Cover image for Sibling love and incest in Jane Austen's fiction
Title:
Sibling love and incest in Jane Austen's fiction
Author:
Hudson, Glenda A., 1959-
Personal Author:
Publication Information:
New York : St. Martin's Press, 1999.
Physical Description:
ix, 143 pages ; 22 cm
General Note:
Title on spine: Sibling love & incest in Jane Austen's fiction.
Language:
English
ISBN:
9780312067960
Format :
Book

Available:*

Library
Call Number
Material Type
Home Location
Status
Central Library PR4038.P8 H83 1999 Adult Non-Fiction Non-Fiction Area
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Summary

Author Notes

Glenda Hudson is Professor of English at the California State University, where she specializes in Victorian literature and the British novel. Born in Canterbury, England, she received her BA from the University of Leeds and her MA and PhD from Vanderbilt University.


Reviews 1

Choice Review

Although the word "incest" in the title might suggest a sensationalistic reading of Austen's fiction, Hudson's study is in fact a sober and thoughtful examination of Austen's depiction of family relationships. Perhaps the most interesting chapter is "Incestuous Sibling Relationships," which focuses on Austen's celebration of endogamous marriages for example the marriages of first cousins or other relatives raised in quasi-sibling relationships (Fanny Price and Edmund Bertram) or the marriages of people related by marriage (Emma Woodhouse and Mr. Knightley). Hudson argues persuasively that for Austen such marriages, because they are based on the mutual love and respect of equals, and not merely on sexual passion, serve to restore and reinvigorate the family as a bulwark against the moral confusion and chaos of a new age. Other chapters explore the relationships of sisters, the often painful reliance of unmarried women upon their brothers, and Austen's variations on the Cinderella motif. Much of what Hudson says is clear and insightful, but the study is marred by repetition. In addition, she at times forces her reading upon the novels, rather than exploring the significant variations from the pattern she has observed as in Persuasion, which certainly does not end in an endogamous marriage. Primarily for comprehensive Austen collections; an optional purchase elsewhere.-K. P. Mulcahy, Rutgers, The State University of New Jersey, New Brunswick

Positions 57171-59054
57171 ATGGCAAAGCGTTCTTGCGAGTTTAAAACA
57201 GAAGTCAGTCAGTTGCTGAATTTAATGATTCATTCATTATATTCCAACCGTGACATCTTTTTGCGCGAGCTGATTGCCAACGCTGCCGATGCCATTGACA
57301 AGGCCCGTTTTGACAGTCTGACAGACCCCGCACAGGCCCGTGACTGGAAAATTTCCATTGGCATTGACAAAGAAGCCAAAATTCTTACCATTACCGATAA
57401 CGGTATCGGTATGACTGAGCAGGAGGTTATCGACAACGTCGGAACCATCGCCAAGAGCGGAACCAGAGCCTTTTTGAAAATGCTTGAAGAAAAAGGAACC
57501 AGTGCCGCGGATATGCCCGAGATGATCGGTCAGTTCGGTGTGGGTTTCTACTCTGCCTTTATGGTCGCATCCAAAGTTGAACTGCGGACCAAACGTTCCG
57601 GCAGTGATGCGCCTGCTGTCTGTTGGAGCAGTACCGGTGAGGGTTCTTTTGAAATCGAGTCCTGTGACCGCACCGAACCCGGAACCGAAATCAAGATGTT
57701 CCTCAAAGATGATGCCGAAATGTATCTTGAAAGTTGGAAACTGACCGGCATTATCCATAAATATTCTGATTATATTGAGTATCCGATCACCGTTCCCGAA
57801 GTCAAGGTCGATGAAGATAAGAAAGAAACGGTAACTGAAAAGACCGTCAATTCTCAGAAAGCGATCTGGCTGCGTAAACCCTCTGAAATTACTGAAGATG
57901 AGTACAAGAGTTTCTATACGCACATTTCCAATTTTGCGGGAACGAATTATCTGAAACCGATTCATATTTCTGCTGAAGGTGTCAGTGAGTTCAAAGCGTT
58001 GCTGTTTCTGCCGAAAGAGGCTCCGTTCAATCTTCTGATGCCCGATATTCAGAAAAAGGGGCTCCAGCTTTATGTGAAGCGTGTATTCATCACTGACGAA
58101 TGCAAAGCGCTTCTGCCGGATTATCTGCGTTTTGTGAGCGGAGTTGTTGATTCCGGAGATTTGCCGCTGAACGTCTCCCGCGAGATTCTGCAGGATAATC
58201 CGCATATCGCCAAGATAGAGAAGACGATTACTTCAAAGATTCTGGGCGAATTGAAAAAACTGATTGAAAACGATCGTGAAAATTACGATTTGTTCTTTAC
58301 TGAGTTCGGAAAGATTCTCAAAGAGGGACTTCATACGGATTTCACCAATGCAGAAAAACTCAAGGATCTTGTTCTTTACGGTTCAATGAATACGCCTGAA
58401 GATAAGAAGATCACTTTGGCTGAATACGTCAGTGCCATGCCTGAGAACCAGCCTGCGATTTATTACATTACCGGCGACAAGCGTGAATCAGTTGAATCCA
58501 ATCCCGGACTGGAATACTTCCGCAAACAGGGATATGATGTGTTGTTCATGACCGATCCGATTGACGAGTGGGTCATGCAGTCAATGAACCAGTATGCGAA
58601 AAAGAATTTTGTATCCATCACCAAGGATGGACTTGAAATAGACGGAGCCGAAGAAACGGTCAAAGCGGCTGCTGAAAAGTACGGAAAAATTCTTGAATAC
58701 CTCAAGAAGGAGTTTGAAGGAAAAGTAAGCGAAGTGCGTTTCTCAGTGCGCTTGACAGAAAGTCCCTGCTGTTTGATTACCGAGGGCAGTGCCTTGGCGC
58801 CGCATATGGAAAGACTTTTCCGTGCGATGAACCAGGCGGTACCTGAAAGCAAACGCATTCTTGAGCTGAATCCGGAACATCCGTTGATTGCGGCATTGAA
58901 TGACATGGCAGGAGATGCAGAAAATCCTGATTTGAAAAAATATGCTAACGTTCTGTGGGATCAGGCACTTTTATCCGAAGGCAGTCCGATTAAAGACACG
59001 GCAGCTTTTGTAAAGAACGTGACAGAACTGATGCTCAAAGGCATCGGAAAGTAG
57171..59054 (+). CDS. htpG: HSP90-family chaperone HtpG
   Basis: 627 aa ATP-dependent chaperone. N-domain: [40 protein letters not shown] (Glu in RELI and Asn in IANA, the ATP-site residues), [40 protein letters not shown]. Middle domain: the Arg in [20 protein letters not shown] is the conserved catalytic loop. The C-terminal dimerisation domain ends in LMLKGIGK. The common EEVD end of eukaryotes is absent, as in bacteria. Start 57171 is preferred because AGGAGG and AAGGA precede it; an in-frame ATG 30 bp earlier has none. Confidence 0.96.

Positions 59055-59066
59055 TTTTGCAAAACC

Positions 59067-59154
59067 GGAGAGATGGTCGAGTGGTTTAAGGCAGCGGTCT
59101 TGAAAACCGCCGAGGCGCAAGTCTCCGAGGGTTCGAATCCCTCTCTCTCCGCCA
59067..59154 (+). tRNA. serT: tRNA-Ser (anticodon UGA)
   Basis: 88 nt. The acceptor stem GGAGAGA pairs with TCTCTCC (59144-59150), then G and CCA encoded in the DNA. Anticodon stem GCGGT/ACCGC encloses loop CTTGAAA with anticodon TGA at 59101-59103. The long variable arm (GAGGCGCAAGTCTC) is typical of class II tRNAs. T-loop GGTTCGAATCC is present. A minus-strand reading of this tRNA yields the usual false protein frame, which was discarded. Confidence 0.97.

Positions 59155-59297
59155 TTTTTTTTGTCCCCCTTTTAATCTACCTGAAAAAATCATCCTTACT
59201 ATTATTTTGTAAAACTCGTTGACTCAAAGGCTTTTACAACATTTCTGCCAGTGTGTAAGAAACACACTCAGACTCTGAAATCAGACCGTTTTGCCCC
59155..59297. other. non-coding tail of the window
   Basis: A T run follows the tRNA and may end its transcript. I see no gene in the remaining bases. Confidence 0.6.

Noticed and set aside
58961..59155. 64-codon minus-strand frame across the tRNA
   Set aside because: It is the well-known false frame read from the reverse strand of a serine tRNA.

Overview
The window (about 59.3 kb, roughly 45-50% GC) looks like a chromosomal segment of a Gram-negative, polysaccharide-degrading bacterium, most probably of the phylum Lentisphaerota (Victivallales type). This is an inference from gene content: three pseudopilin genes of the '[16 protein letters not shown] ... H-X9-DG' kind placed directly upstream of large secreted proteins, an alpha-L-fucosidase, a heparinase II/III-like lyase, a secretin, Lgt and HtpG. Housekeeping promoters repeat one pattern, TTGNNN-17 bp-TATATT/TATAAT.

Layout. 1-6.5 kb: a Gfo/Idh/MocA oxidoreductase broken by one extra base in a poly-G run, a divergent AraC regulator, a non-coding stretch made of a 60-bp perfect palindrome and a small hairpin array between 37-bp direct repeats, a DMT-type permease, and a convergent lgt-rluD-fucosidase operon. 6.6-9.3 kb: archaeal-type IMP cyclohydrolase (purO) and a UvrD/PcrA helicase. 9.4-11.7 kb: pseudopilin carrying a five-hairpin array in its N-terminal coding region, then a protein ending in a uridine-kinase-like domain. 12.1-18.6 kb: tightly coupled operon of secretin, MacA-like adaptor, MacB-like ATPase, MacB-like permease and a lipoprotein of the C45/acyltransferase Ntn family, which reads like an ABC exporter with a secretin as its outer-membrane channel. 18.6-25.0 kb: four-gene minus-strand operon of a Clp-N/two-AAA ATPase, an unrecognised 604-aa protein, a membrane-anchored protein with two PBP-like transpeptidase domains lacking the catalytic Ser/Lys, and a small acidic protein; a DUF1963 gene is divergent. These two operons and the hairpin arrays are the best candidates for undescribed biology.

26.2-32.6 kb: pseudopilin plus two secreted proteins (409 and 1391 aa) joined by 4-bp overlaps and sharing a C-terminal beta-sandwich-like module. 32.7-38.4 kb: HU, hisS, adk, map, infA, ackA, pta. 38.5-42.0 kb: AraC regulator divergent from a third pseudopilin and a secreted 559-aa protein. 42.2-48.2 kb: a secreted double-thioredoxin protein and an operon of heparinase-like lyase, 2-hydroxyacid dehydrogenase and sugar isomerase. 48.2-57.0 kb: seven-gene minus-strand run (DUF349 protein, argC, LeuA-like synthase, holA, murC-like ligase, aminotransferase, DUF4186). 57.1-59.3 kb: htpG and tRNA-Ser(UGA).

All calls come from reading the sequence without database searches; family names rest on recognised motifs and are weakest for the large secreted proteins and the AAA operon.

Table of Contents

Acknowledgementsp. viii
References to Jane Austen's Novelsp. ix
Preface to the 1999 Reprintp. xi
1 Introductionp. 1
2 Antecedents and Successorsp. 9
3 Incestuous Sibling Relationships: Mansfield Park, Emma and Sense and Sensibilityp. 33
4 Sisterhood, Education and Marriagep. 61
5 Fairy Godmothers and Ugly Sisters: the Cinderella Motif in Austen's Fictionp. 97
6 Patrimonial Issue: Dutiful and Prodigal Brothersp. 119
Notesp. 130
Indexp. 141

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